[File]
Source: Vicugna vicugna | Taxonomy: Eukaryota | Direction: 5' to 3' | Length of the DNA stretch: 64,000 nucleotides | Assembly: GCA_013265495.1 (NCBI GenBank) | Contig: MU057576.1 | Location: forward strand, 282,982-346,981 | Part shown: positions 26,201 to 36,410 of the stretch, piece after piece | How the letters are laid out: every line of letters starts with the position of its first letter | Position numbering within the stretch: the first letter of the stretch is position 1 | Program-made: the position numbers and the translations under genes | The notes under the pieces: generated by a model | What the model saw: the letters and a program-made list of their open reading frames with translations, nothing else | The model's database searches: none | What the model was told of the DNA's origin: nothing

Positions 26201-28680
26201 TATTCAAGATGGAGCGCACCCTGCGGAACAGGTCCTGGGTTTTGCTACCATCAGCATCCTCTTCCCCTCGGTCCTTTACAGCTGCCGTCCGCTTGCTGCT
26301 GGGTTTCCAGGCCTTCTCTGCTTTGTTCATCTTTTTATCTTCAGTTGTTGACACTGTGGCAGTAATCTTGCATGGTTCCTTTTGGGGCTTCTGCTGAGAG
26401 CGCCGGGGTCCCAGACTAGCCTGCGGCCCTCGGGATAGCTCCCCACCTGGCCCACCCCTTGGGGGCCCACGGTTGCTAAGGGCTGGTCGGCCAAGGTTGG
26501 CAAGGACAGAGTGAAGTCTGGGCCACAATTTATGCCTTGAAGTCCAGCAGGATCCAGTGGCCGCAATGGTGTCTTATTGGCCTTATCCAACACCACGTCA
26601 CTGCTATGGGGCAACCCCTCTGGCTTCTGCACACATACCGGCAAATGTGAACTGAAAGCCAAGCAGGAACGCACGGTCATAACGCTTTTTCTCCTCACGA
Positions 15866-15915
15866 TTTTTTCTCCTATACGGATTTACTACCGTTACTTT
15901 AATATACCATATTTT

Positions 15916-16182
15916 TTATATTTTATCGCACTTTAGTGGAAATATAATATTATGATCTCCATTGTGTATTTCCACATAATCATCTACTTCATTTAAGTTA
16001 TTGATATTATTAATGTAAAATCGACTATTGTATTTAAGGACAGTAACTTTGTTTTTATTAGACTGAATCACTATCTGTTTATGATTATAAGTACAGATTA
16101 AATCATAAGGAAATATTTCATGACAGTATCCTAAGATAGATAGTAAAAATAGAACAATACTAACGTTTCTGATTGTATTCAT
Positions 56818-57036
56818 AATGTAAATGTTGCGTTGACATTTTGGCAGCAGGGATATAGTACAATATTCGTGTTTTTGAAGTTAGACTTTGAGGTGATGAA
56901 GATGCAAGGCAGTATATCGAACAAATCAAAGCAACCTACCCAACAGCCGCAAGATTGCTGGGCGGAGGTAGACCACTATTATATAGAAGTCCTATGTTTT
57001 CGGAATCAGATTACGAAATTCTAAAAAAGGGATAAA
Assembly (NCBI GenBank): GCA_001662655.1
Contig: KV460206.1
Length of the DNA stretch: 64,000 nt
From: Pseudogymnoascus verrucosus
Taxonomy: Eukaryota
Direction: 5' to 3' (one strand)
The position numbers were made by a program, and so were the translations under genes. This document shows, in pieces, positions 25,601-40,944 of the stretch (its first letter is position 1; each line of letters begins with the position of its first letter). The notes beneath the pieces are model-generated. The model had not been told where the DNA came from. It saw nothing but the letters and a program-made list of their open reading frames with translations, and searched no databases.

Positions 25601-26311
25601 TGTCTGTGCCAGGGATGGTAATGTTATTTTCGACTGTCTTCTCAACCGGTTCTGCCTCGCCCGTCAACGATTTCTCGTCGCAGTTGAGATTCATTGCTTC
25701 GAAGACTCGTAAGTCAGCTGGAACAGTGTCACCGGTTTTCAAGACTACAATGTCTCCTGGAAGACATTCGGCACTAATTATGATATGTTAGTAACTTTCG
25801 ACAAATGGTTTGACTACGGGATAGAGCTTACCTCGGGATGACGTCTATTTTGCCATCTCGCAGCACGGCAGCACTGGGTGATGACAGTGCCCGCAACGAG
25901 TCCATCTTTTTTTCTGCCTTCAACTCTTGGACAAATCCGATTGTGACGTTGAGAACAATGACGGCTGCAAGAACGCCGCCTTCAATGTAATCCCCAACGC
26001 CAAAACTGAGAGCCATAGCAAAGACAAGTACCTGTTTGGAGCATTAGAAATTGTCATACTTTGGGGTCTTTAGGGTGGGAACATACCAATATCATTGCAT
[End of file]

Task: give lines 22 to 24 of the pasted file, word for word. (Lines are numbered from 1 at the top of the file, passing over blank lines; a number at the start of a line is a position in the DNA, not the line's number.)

From: Pseudogymnoascus verrucosus
Taxonomy: Eukaryota
Direction: 5' to 3' (one strand)